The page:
9. I Feel Like Ten Men, Nine Dead and One Dying
So, I’ve got a bone to pick with this song before it even starts. Aside from being a mouthful, that title is one of those things where if you have something semi-humorous and potentially memetic to say in the lyrics of your song, you really shouldn’t give it away verbatim in the title! It would be similar to a comedian naming a novelty song after its own punchline. It really takes the wind out of the band’s sails when that entire title gets blurted out in fits and starts, between little yelping bits of guitar, in a chorus that could well be the soundtrack to a brave man’s last stand against an oncoming rush of enemy (zombies/aliens/Nazis/take your pick). The song goes back and forth between its truppy chorus and a bit of a faux-spaghetti western feel in the verse, as if something ominous were sneaking up on you. I realize it’s here mostly for the swagger and not because it really has a whole lot to say. I’m fine with that. Just give it a title that prolongs the mystery a bit, will ya?
Another little lyrical pet peeve that shouldn’t really have that huge of an effect on my impression of a song, but that does because I’m totally OCD about this sort of thing, is when a singer quite noticeably accents the wrong syllable of a word. In this case, the very title of the song, which shows up in its slow, dramatic opening and again in its bridge, as Emma screams of a crowd cheering on a beloved bullfighter as he enters the pen: “Hear the crowd, they roar, for their Tor… eeeeee… AAAAAAAAAAAA… dor!” (I don’t even think they bother with the “dor” the second time around. It’s like if Coldplay gave us “Para-” but never got to the “-dise”.) Those slow, dramatic sections are really just interruptions in the middle of an otherwise action-packed song, with a slamming beat and plenty of crowd-pleasing guitar heroics. The theme of the song seems to be that the very real possibility of the hero meeting a gruesome demise is what makes the fight so visceral and entertaining. Make it safe and sanitary, and that thrill is lost. On a musical level, that sort of fits how I feel about Band of Skulls a lot of the time – they risk killing a song dead in its tracks when they shift gears so suddenly in the middle of it, but at the same time, it keeps the listening experience unpredictable, because a song isn’t always going to stick to the metronome and precisely follow the layout that it seems to have when it starts out.
11. Heaven’s Key
I’m just glad that they didn’t call this one “Are You Looking in Hell For Heaven’s Key?” Because that’s the intriguing question posed by the chorus, and it comes across as more of a badass thing to say when it isn’t spoiled for you ahead of time. Not that I have a single clue what that question has to do with anything else in the song. It’s fairly esoteric as this band’s lyrics go. It’s got one of Emma’s best bass riffs, though – she’ll rattle the floor if your speakers handle the low-end well enough. And it’s another one of those deceptive songs that starts off mid-tempo (with an interesting “chime” sort of sound to the guitar riff that adds to the exotic feel of it), but that springs into action with a meaty chorus and a guitar solo that takes off like a sudden car chase. A track like this might have been filler on one of the band’s past records, but it feels like they saw that possibility and decided to give it the extra push it needed to make it stand out.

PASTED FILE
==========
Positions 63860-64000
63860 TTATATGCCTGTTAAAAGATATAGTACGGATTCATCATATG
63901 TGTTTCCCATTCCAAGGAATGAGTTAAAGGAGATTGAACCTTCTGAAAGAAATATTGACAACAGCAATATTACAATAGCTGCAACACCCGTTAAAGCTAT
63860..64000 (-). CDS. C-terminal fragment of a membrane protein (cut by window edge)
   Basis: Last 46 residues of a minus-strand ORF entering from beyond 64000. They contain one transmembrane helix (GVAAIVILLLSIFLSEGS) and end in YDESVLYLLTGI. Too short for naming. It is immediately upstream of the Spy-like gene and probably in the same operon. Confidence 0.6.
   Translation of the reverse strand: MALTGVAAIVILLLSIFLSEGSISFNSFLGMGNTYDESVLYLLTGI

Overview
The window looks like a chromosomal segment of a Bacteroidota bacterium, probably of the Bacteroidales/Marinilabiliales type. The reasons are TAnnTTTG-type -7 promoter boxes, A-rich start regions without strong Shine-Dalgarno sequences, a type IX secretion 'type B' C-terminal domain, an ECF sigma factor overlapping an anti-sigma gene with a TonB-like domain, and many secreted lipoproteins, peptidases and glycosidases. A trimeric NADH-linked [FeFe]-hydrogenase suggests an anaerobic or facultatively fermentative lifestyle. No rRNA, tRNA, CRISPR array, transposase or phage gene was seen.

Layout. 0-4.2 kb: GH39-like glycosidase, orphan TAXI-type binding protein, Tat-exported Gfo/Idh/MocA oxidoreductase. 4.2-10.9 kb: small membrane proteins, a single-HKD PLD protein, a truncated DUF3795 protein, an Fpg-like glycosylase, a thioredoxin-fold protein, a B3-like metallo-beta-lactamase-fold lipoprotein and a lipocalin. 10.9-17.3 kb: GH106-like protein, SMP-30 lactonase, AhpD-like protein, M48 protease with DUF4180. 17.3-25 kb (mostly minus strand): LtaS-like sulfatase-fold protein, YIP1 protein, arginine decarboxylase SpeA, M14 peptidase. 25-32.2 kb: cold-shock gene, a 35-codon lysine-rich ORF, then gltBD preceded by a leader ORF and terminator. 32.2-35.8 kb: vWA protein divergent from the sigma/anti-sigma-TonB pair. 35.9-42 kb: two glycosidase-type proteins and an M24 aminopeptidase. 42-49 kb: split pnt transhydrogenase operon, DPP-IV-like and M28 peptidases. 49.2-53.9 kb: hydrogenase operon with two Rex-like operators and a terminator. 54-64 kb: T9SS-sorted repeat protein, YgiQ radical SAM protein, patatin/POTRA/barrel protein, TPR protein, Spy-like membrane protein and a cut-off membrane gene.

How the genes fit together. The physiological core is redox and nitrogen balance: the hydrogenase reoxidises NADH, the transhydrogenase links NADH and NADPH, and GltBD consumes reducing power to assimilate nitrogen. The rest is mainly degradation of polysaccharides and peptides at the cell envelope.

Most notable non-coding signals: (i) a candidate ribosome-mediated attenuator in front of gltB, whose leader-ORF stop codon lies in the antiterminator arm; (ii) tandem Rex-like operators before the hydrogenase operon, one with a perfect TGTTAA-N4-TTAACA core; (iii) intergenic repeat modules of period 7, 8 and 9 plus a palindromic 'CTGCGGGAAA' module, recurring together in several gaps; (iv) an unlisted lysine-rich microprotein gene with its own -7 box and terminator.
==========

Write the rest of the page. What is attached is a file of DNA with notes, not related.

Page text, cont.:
12. Get Yourself Together
You don’t hear Band of Skulls do the acoustic thing terribly often (and I’ll admit, I’m intrigued by the novelty of how they might sound unplugged), but here they pull off an excellent example of a song that starts off all folksy and sensitive, but that turns out to be a solid finale with the full band participating. Like “Nightmares”, it definitely leans more toward the pop end of their sound spectrum, but it’s also incredibly colorful in the melody department, because it’s got an unusual chord progression that immediately tugs at my brain-strings (they’re like heartstrings, but it takes a little more intelligence for someone to yank at them) by going from major to minor where it isn’t expected. The result is a triumphant Britpop anthem that would probably work well as the warm-up to that workout you’ve been putting off doing, because the entire point of it seems to be that today, not tomorrow, is the time to get your act together. Russell and Emma harmonize beautifully, and while I can’t see a whole lot of hand-holding and cellphone-waving happening at a Band of Skulls concert, this one might just pull it off when they come back for the encore.
WHAT’S IT WORTH TO ME?
Asleep at the Wheel $2
Hoochie Coochie $1.75
Cold Sweat $1
Brothers and Sisters $1.25
I Guess I Know You Fairly Well $.50
You Are All that I Am Not $1
I Feel Like Ten Men, Nine Dead and One Dying $.75
Heaven’s Key $1.25
Get Yourself Together $1.75
Russell Marsden: Guitar, vocals
Emma Richardson: Bass, vocals
Matt Hayward: Drums
LISTEN FOR YOURSELF: